The annealing and handling of the brass had tarnished it which isn’t the look I want.  To polish it, I tried some Brasso and quickly discovered that wasn’t the approach I wanted to take.  Instead, I made a mixture of 50% vinegar and 50% water for the brass to soak in for a couple hours.  After that they were nice and shiny.  To install the brass rim permanently, small brass plated tacks were used.  I clamped each piece in place, drilled through the tabs partially into the wood, and then tapped in a tack.  I cut down the tacks so that they wouldn’t come out of the other side.  This left clean tack heads on both sides.  An alternate approach would be to drill all the way through and clench the tacks on the back.  Clenching seemed harder to do and easier to mess up which is why I didn’t go this route.


It’s thought that the boss was traditionally held on with rivets or clenched nails.  I wanted to go with rivets but wanted to be able to remove the boss if needed.  So, I decided to fake the look of a rivet with a carriage bolt.  To make the carriage bolt not look like a carriage bolt, I filed off the marking and then hammered on the head which I hope looks more like a rivet.  I also filed the holes in the boss square so that the carriage bolts would sit flush on the boss.


To hold the carriage bolts in place I used some uncoated steel square nuts.  This kind of ruins the period look that the rest of the scutum has but I’m ok with it since it’s on the back.  If it ever bothers me too much I may make some kind of domed cap to go over the nuts.  If you’re curious about the string, it is used to hang my scutum on the wall.


Here are some picture of the finished scutum.

SC36 SC37 SC38

That’s the end of the scutum build.  This project took longer than I thought it would but was a fun build.  It was my first time working with brass like this (as opposed to on the lathe) and blacksmithing the boss was new too.  All in all, it was fun and I believe it turned out well.  It’s certainly the best (and only) scutum I’ve seen in person!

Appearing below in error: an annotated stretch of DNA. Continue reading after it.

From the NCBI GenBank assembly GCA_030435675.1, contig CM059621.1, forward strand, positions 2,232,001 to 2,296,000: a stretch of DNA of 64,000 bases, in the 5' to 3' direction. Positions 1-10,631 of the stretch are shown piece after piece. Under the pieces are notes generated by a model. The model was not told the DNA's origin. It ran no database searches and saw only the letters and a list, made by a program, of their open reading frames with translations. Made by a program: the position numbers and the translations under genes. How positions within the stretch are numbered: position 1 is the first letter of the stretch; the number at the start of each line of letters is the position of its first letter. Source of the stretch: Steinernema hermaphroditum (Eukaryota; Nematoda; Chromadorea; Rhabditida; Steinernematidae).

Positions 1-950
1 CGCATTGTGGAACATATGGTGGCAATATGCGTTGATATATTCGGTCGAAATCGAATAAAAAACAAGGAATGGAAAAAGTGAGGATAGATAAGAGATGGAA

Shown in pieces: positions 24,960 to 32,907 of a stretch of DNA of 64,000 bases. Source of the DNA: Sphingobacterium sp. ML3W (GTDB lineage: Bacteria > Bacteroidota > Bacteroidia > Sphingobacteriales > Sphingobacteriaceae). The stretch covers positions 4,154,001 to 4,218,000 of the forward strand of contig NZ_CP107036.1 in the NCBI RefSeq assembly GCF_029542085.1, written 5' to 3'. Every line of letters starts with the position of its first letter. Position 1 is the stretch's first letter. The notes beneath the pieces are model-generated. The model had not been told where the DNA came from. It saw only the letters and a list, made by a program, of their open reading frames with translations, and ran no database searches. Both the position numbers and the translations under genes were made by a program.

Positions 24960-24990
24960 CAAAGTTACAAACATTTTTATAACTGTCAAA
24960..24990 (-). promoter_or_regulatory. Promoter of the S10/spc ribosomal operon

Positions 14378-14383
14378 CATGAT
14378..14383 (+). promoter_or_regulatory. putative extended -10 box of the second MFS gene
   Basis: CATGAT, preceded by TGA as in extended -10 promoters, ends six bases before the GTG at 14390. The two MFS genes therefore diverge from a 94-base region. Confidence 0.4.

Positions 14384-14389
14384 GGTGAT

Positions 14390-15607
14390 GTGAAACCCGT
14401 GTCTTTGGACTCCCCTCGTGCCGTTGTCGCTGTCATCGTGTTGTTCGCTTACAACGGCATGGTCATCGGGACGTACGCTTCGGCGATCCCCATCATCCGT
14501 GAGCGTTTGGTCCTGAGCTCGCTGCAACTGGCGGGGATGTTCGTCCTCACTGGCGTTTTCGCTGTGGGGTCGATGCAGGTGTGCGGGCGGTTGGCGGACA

Vade en pace”

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Roman Scutum

I decided to build a Roman shield for no particular reason.  This type of shield is known as a scutum these days even though scutum is just the Latin work for shield.  Even though millions of scuta (plural of scutum) were probably produced during the history of Rome only one has survived to present day.  It was crushed flat and had to be reconstructed by historians.  So, most of the details about scuta come from period writings and Roman stone carvings.  The scutum changed a bit over the decades it was in use but the basic scutum was rectangular or semi-rectangular in plan form with a cylindrical shape.  It had a wooden core that was laid up like plywood and was covered by leather or fabric.  In the middle was a metal boss or umbo that covered the horizontal handle.  Building a scutum ends up requiring a mix of woodwork, metal work, brass work, and painting.  In contrast to my normal posting style here’s how mine turned out in the end.



Trajan’s column, a 100 ft tall marble triumphal column build in 113 AD, depicts the emperor’s victory in the Dacian Wars through spiral carvings up the entire column.  There are several scenes that contains scuta including the one shown before.  The carving shows the general shape and size of the shield along with some of the details on the surface of the shield.  Based on what I’ve read from other online sources (such as the folks over at Legio XX) the shield typically reached from the top of the knee to the shoulders and was wide enough to cover the soldier behind it.  People also estimate the shield was anywhere from 1/4″ to 1/2″ thick possibly varying in thickness towards the edge.  The edges of the shield were either bare or rimmed in metal.  Some shields were said to be rimmed in a decorative brass while later ones were rimmed in a thicker metal to handle enemy blows better.  Considering all of this, there is no one correct shield as it depends on when the shield would have been made and by whom.  There’s a bit of leeway all around.